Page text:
The Frontier Thesis of Frederick Jackson Turner
- Turner thesis text
- Turner biography from The West by PBS
- Shane and the Turner Thesis from David Daly and Joel Persky, "The Western: Myth and Reality," Journal of the West, April 1990.
- The Problem of the West is Frederick Jackson Turner's 1896 Atlantic Monthly article
- Derman, Josua. "Frederick Jackson Turner and the Gospel of Wealth," Concord Review, Jan. 3, 1997
- McClintock, Thomas C. "The Turner Thesis: After Ninety Years it Still 'Lives On'," The Journal of the American West 25, July 1986, p. 75-82.
The Turner Theses
There are two good reasons for us to give serious attention to Turner's ideas. The first has to do with national history. If Turner was right, then the American national character is a product of the frontier; we talk and behave the way we do because of the frontier experience. The second reason has to do with regional history. In Turner's conception, our region, the Great Plains, is important because it was the last frontier.
If you want to get Turner's ideas in his own words, he's available on-line from University of Virginia Hypertexts.
|The Turner Theses|
|The Frontier||The frontier thesis is the assertion that the American character, including such traits as democracy and materialism, derived from the frontier experience.||"The existence of an area of free land, its continuous recession, and the advance of American settlement, explain American development."|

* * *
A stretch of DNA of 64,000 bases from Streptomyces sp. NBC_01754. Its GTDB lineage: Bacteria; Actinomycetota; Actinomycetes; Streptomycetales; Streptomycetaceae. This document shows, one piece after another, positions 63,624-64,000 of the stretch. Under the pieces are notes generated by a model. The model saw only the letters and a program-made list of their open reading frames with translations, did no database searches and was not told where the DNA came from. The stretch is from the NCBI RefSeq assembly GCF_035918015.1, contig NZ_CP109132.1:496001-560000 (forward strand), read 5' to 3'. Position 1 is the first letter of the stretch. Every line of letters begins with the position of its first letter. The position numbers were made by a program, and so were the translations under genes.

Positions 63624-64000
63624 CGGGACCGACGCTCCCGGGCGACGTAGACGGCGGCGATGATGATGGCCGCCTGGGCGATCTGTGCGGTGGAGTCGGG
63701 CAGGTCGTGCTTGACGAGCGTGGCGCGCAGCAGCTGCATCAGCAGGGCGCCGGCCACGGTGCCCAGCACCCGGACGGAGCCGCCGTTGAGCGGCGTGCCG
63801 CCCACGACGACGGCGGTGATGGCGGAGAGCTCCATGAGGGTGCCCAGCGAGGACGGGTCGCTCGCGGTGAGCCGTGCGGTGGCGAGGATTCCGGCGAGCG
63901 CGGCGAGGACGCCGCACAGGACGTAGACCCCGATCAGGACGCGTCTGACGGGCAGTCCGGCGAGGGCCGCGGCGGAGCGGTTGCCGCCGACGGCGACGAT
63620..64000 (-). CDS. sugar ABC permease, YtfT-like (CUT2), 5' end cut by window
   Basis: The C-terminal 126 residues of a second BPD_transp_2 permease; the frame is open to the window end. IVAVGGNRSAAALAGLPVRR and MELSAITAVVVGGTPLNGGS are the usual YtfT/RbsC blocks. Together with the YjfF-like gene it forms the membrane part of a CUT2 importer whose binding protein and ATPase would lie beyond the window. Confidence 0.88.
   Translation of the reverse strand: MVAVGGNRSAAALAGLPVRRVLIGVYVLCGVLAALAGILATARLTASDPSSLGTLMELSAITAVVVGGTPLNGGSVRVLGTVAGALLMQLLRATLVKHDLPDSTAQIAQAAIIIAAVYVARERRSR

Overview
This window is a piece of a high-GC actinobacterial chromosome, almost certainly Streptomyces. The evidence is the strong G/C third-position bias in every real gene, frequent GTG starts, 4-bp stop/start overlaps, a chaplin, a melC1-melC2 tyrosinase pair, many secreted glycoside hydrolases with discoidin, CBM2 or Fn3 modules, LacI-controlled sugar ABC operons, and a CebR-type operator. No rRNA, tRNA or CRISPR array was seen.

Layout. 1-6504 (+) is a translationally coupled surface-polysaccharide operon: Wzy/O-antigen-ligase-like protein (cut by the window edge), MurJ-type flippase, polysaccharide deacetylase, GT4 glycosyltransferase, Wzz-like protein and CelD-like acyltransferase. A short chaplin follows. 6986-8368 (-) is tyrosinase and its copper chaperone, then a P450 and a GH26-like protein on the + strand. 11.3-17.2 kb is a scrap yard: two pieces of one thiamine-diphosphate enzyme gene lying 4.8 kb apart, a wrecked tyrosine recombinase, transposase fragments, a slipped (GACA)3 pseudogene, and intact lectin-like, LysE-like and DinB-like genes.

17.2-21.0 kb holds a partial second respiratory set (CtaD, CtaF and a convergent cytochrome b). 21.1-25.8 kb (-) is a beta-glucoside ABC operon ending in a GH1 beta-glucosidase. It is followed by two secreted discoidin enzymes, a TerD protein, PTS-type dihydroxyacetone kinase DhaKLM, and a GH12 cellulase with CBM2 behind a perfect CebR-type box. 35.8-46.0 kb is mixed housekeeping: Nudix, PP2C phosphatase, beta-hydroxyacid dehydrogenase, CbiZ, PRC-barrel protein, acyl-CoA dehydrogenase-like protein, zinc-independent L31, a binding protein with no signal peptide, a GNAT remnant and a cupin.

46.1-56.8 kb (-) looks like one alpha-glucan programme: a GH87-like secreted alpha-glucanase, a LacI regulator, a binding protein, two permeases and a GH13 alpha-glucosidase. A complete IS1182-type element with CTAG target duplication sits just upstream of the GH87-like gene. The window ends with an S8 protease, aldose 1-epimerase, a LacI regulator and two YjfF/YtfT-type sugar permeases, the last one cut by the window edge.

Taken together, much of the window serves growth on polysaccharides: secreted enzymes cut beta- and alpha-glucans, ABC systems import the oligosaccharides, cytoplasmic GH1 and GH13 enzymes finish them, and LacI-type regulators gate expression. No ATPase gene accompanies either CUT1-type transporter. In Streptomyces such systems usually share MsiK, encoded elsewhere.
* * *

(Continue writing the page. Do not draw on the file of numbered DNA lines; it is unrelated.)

|The Safety Valve||The safety valve thesis is the assertion that the frontier, as a place of opportunity and escape, defused social discontent in America.||"So long as free land exists, the opportunity for a competency exists, and economic power secures political power."|
|Successive Frontiers||Turner said that in the development of any frontier area, one phase of economic and social development followed another in distinct stages. This is the concept of successive frontiers.||"Stand at Cumberland Gap and watch the procession of civilization, marching single file--the buffalo following the trail to the salt springs, the Indian, the fur-trader and hunter, the cattle-raiser, the pioneer farmer--and the frontier has passed by. Stand at South Pass in the Rockies a century later and see the same procession with wider intervals between."|